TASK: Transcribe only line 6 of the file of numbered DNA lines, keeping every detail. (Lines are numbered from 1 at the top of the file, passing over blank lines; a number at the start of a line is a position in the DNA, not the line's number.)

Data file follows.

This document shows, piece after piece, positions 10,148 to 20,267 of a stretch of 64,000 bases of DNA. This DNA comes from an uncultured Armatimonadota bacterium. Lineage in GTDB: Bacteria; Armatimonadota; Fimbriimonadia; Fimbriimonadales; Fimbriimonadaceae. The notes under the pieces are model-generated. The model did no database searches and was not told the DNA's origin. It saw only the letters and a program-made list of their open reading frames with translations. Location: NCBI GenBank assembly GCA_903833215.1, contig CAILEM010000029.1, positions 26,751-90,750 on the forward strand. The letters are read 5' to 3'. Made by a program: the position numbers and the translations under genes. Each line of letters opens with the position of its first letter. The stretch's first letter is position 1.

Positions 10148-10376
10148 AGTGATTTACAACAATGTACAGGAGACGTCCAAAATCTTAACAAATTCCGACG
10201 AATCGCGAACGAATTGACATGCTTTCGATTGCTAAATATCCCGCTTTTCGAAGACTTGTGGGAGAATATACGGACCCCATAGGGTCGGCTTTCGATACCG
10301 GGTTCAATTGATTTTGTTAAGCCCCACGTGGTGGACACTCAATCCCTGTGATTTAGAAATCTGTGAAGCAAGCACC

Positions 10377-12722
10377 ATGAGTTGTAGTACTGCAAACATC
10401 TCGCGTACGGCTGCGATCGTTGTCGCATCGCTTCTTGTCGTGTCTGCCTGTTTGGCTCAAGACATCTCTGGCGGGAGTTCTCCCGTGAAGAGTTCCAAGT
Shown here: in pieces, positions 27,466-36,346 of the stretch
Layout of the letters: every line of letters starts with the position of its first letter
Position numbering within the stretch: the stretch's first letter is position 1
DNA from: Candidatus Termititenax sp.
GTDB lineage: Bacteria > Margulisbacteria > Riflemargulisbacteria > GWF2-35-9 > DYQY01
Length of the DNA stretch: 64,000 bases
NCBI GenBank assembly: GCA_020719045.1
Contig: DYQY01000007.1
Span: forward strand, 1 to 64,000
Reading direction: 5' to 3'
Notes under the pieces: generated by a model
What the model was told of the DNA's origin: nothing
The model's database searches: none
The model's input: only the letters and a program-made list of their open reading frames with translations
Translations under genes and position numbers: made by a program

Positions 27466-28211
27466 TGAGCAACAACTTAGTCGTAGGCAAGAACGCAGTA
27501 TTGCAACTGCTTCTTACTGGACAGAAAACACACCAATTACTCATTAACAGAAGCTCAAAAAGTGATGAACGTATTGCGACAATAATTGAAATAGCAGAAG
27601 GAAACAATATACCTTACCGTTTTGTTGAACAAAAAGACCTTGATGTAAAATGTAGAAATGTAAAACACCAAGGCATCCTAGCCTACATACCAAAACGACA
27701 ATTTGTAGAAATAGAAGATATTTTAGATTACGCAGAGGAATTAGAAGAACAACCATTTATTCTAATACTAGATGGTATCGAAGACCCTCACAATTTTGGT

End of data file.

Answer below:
Positions 10377-12722